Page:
Are you thinking about opening a dispensary, but you’re unclear about the rules? Do you have to be an eye health professional? Do you have to employ an eye health professional? If you employ opticians, are you aware of the legislation that governs health professionals, and your responsibilities under it as an employer? The ACAO wants to ensure that your optical dispensary dreams get off the ground safely and legally. We’ve put together this FAQ to assist those who employ opticians, those who own and/or operate an eyewear store or dispensary, and those who may be considering doing so:

Who is authorized to dispense prescription eyewear in Alberta?

Dispensing prescription eyewear is a restricted activity; only opticians, optometrists, and ophthalmologists (medical doctors who specialise in eye health) are legally authorized to dispense corrective lenses in Alberta.

Do I have to be an optician/optometrist/doctor in order own or operate an eyewear store or dispensary?

No, anyone can own or operate a store or dispensary that sells eyewear. Non-prescription eyewear such as sunglasses, or minor correction reading glasses, can be sold at any number of locations. At an optical dispensary, as long as there is a regulated eye health professional dispensing the eyewear, the owner/operator does not have to be regulated.

Can I operate my store without involving an optician/optometrist/ophthalmologist?

Yes, however it is important to be aware that in order to dispense corrective lenses, the health legislation requires that an optician, optometrist or medical doctor (ophthalmologist) be involved. You may sell eyeglass frames or non-prescription eyewear (for example, non-prescription sunglasses) without the involvement of an authorized regulated health professional.

How do I know whether my employee, business partner, or associate is authorized to practice as an optician in Alberta?

All regulated health professions are required to maintain a public register that provides information regarding all registered members of their college. The ACAO’s public register indicates whether a member is entitled to practice in Alberta, may indicate where they work, and will show whether there are any terms, conditions, or limitations on the member’s certificate of registration. The ACAO’s Public Register can be found online here.

What legal obligations do I have as someone who employs opticians or who owns or operates an eyewear store or dispensary?

Anyone who employs opticians or operates an eyewear-related business should get in touch with a qualified legal professional for advice regarding their legal duties and obligations. We will list some key obligations here, but this list is not meant to be exhaustive, and you should not rely solely on what you find below to inform you of your duties:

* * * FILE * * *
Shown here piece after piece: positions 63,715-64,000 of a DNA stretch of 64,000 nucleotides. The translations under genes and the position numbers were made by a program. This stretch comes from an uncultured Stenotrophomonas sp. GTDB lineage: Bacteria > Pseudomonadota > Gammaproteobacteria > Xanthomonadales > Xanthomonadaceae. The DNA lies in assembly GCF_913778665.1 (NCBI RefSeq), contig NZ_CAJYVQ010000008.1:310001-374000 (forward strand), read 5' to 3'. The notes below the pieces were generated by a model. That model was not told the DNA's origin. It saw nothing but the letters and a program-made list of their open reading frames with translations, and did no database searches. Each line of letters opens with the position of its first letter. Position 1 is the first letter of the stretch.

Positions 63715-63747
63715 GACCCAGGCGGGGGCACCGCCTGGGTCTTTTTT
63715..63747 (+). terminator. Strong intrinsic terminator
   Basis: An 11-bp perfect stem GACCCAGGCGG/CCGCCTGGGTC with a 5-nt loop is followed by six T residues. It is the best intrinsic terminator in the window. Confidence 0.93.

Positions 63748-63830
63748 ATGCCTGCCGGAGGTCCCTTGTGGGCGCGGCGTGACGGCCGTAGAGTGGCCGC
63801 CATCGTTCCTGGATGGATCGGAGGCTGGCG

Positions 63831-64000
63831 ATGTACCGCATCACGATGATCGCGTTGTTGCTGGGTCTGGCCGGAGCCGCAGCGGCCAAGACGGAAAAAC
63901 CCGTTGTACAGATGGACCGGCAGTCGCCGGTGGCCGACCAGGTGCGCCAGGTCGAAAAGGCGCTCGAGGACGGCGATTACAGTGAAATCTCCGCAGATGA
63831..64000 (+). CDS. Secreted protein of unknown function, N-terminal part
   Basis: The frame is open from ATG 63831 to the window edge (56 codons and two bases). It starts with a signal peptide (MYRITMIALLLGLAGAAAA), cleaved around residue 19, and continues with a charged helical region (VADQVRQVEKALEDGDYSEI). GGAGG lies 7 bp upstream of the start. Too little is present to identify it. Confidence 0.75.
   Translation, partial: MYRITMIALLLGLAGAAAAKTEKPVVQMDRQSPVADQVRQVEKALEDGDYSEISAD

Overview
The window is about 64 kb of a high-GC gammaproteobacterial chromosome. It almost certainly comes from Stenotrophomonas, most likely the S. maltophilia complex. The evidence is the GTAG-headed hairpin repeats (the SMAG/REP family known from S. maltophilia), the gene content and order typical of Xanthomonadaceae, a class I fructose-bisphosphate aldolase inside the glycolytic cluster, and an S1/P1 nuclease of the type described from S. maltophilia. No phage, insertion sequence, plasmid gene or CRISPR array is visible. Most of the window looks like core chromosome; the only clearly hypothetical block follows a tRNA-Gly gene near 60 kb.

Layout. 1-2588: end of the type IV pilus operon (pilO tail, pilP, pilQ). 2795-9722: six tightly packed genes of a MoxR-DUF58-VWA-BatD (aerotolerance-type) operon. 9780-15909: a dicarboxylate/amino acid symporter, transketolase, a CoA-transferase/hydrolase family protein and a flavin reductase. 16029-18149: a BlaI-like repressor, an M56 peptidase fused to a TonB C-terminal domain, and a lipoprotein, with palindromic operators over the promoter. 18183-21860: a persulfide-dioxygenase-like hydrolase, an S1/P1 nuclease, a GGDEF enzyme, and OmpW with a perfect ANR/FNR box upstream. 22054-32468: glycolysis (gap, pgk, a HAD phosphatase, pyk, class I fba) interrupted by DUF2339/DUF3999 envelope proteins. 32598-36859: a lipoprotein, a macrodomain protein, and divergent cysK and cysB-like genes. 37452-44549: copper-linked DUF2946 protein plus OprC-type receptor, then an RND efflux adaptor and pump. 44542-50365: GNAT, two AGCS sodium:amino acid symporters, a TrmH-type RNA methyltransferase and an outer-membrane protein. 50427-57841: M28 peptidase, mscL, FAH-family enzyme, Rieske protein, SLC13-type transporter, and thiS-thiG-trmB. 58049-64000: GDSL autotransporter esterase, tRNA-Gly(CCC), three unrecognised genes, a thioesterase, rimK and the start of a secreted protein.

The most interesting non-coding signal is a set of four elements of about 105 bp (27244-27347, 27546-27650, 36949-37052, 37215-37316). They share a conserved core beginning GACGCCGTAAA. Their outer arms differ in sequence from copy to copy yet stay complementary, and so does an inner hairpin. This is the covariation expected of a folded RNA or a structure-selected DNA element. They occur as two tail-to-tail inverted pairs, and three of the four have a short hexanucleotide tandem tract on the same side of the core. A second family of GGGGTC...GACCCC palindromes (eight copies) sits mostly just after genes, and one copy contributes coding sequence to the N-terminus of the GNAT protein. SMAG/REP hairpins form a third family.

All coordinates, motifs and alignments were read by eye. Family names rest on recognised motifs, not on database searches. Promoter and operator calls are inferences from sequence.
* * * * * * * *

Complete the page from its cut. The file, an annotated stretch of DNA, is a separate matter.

• Employers must inform the ACAO if an optician has been fired or quits due to actions that may constitute unprofessional conduct: Section 57(1) of the Health Professions Act (HPA) states that if, because of conduct that in the opinion of the employer is unprofessional conduct, the employment of a regulated member is terminated, suspended, or the regulated member resigns, the employer must give notice of that conduct to the complaints director of the ACAO.
  • If the unprofessional conduct would be considered sexual abuse or sexual misconduct, an employer must inform the college as soon as possible: Section 57 (1.1) of the HPA states that an employer who has reasonable grounds to believe that the conduct of a regulated member constitutes unprofessional conduct based on behaviour that, in the employer’s opinion, is sexual abuse or sexual misconduct must, as soon as possible, give notice of that conduct to the complaints director.
  • Section 96 of the HPA states that an employer must not knowingly require their regulated employee to contravene an order given by a hearing tribunal or council; this means that if your employee has restrictions placed on them, or has their license stripped, you are not allowed to ask them to perform tasks that they are no longer licensed to perform.
  • Section 102 of the HPA requires regulated members to not engage in advertising that is untruthful, inaccurate or otherwise capable of misleading or misinforming the public. Standard 5.6 of the opticians’ Standards of Practice further clarifies that all marketing and promotional material must be clear, accurate, truthful, complete, and not misleading. This means that marketing and promotion by an optician or on behalf of an optician needs to:
    • act in the best interest of the patient,
    • claim only those skills authorized by the College,
    • be in good taste ,
    • accurately represent the value of the product or service being offered ,
    • maintain the integrity of the profession, and
    • not claim superiority over another optician or health professional.